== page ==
Interesting Questions, Facts and Information
- There are a total of 25 general entries.
Interesting Questions, Facts, and Information
Atheism and Agnosticism
Boy Scouts of America. The BSA also prohibits gays. The BSA's official resolution which can be viewed at http://www.scouting.org/media/press/020206/resolution.html, has such comments as:
"The national officers agree with the report that 'duty to God is not a mere ideal for those choosing to associate with the Boy Scouts of America; it is an obligation.'"
"The Boy Scouts of America has made a commitment 'to provide faith-based values to its constituency in a respectful manner.'"
|Who said, in response to a question on his religious beliefs, "I find enough mystery in mathematics to satisfy my spiritual needs."?||Atheism and Agnosticism
Tom Lehrer. Many people do not realize that Lehrer, more widely known for his satirical and comical songs such as "Be Prepared" and "Poisoning Pigeons in the Park," was a mathematics professor. In the interview, he went on to state, "I think, for example, that pi is mysterious enough (don't get me started!) without having to worry about God. Or if pi isn't enough, how about fractals? Or quantum mechanics?"
|Who stated, "I do not believe in a personal God and I have never denied this but have expressed it clearly. If something is in me which can be called religious then it is the unbounded admiration for the structure of the world so far as our science can reveal it."?||Atheism and Agnosticism
Albert Einstein. Einstein wrote this in a letter in 1954. http://jeromekahn123.tripod.com/thinkersonreligion/id8.html has a good discussion of the misconception that Einstein was a religious man.
|Which American president, in an interview with the press, stated, "No, I don't know that atheists should be considered as citizens, nor should they be considered patriots. This is one nation under God"?||Atheism and Agnosticism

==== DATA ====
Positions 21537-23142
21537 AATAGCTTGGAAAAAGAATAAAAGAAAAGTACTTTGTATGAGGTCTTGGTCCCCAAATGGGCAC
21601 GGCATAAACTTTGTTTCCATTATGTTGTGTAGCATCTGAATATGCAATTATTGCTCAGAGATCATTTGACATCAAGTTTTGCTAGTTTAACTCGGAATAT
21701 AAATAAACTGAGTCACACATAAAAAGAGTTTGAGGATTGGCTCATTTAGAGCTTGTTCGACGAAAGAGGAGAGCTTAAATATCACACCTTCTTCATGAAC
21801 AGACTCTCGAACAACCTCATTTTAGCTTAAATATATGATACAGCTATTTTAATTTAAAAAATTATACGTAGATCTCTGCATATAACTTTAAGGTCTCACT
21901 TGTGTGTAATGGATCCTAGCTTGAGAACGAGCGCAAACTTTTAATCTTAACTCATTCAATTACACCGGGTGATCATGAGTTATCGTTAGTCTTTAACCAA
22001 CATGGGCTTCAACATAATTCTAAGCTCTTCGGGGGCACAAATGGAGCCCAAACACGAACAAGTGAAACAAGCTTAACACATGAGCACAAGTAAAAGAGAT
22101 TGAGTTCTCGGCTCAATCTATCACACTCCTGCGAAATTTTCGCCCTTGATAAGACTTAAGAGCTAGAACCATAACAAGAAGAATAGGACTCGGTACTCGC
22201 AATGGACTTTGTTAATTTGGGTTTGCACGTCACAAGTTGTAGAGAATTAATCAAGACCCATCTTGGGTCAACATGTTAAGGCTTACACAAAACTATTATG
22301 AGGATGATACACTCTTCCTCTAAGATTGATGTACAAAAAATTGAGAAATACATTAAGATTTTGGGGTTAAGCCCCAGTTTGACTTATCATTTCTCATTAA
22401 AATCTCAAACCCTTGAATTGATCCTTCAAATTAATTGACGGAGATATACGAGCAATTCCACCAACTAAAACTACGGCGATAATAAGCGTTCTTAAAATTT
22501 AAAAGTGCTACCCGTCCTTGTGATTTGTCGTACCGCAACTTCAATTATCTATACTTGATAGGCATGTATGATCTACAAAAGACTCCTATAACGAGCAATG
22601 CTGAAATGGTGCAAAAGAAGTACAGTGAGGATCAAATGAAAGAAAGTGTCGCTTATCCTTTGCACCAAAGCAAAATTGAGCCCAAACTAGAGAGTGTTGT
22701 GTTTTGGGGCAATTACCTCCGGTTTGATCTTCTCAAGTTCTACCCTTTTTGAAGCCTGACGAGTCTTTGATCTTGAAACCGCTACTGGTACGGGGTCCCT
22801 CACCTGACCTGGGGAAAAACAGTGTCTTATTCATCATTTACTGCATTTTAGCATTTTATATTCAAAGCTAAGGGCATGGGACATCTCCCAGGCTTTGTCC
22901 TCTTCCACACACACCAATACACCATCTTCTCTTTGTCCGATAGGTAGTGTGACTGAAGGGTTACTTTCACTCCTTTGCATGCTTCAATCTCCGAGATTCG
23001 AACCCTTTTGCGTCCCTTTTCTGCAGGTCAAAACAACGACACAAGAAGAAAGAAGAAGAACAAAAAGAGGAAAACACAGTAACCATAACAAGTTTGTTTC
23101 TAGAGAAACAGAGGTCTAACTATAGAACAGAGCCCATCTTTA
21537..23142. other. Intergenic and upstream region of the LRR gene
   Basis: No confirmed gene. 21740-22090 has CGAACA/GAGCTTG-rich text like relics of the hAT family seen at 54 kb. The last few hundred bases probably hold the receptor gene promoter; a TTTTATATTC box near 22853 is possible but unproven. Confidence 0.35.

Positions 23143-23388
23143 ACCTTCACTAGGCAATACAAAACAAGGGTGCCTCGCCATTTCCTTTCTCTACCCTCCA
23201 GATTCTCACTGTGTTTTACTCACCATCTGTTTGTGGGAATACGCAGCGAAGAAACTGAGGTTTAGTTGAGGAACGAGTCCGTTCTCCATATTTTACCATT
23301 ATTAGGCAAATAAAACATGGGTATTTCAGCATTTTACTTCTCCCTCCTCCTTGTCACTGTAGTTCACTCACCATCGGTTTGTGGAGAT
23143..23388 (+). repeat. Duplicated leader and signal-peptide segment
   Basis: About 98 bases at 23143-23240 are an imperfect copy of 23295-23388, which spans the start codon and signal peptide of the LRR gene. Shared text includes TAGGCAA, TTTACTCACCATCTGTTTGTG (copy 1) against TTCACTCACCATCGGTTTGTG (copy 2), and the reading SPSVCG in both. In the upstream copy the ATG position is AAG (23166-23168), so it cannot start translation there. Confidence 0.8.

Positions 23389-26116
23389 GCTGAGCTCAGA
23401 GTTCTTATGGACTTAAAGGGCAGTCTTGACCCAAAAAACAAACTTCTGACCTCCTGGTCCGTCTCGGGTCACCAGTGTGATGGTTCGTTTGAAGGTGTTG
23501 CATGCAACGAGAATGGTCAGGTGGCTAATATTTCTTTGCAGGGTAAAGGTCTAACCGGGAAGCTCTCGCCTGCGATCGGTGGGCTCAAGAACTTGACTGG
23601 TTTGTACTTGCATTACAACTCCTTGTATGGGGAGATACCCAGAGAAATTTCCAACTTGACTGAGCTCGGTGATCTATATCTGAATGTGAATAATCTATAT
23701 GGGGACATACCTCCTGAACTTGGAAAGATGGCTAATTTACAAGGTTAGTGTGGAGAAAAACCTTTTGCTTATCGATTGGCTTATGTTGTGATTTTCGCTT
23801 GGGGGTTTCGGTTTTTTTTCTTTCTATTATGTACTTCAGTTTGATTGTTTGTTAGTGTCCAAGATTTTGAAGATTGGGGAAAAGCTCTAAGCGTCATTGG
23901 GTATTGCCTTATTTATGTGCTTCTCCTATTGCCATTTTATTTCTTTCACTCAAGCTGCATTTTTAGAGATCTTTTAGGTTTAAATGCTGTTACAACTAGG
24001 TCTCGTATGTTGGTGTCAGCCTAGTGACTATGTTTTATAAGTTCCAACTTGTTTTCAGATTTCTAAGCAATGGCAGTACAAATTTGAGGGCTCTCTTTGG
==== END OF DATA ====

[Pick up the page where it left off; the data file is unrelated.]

George H. W. Bush. Bush Sr. made this comment in 1987, in Chicago, Illinois, while on the campaign trail, to reporter Robert Sherman of American Atheists.
No. As written on a web page at the "Ebon Musings" site, http://www.ebonmusings.org/atheism/intro.html- "I'm not an atheist because I hate God. To hate God I would first have to believe in him, and then I wouldn't be an atheist anymore." In short, you cannot hate something that you don't believe in. Atheists may deplore the damage that organized religion has done to the world, but they do not hate God.
The atheist does not believe in gods; the agnostic believes that we do not or cannot know if God exists.. The meanings can be determined by looking at the derivations of the words. The prefix "a" means "not," or "without." "theist" refers to belief in God. "gnostic" comes from a Greek root meaning "to know." Therefore, the atheist is without God; the agnostic is without knowledge.
De facto atheist. Dawkins quashed claims that he was an explicit atheist by pronouncing himself a de facto atheist. He defies any belief that God exists but does not consider himself an explicit atheist, but rather in between explicit and implicit atheism. He is the author of 'The God Delusion', 'The Selfish Gene', 'Climbing Mount Improbable', and 'The Blind Watchmaker' among others.